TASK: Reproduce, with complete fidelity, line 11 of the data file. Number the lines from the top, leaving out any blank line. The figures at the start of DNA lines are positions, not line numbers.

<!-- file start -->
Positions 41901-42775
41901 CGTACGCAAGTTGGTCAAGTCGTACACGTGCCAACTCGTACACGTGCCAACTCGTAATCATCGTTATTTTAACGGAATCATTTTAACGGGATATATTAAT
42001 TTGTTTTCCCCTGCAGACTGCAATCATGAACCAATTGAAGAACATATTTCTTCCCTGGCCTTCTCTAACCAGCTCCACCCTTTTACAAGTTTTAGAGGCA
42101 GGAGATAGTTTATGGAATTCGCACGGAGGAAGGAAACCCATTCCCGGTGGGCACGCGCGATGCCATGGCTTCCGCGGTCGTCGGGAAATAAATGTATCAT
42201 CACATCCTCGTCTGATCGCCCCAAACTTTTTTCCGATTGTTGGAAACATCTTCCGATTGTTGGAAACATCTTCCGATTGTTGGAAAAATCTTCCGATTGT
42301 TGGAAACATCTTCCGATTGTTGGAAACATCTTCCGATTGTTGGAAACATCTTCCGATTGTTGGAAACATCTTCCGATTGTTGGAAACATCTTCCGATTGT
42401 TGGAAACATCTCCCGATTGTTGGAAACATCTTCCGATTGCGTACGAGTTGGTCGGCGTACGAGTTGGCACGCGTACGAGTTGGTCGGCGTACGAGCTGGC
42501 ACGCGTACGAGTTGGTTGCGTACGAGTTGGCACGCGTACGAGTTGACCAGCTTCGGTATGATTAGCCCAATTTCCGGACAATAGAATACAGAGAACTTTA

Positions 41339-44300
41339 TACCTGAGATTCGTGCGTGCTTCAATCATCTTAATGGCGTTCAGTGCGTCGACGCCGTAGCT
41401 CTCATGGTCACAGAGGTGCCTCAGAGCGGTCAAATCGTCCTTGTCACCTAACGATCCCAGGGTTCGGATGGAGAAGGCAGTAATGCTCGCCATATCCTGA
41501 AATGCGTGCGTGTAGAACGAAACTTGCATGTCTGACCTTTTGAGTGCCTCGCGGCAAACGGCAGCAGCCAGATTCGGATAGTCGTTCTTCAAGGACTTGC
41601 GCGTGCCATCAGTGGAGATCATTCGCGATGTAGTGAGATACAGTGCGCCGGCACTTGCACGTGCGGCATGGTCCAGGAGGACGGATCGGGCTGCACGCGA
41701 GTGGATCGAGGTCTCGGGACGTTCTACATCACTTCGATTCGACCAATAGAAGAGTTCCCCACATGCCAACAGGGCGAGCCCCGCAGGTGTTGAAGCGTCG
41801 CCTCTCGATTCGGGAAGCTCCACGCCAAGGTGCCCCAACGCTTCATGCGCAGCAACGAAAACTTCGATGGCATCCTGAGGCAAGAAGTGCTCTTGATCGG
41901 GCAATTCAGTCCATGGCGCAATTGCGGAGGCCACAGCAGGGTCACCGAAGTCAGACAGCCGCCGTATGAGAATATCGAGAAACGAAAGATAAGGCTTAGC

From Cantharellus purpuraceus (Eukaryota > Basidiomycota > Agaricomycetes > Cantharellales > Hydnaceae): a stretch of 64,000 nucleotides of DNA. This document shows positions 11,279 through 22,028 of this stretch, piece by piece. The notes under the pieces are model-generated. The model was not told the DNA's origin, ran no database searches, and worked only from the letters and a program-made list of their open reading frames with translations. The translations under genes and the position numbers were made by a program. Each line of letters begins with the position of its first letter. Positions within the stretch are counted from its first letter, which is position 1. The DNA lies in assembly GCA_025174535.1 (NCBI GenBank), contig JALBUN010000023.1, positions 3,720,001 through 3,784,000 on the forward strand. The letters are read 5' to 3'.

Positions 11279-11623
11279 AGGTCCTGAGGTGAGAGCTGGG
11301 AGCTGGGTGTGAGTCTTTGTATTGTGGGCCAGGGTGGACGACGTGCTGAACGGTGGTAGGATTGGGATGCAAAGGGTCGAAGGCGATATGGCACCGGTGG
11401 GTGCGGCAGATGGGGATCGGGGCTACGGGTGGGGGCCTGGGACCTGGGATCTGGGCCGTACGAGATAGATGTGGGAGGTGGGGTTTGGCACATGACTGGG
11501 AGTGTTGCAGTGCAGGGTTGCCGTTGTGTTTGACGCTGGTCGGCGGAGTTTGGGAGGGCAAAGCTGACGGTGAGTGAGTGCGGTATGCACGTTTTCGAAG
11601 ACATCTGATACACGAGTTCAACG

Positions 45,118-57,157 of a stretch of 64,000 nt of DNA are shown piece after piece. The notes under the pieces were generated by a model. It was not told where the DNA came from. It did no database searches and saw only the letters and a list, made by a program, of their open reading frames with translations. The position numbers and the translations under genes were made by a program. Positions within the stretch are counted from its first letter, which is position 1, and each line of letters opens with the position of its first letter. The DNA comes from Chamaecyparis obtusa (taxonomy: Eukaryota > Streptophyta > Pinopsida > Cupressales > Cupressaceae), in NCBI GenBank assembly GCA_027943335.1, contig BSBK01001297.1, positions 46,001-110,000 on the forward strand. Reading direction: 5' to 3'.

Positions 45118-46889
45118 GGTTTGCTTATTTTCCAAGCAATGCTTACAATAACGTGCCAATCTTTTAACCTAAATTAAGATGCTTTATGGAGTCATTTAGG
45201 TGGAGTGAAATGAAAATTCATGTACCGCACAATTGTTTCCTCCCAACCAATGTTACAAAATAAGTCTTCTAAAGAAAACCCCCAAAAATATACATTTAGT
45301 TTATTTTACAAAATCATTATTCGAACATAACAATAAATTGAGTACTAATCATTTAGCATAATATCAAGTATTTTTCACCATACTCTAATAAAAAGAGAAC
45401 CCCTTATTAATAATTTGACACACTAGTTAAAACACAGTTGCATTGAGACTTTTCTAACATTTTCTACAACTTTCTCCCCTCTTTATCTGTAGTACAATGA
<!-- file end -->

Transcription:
41401 CTCATGGTCACAGAGGTGCCTCAGAGCGGTCAAATCGTCCTTGTCACCTAACGATCCCAGGGTTCGGATGGAGAAGGCAGTAATGCTCGCCATATCCTGA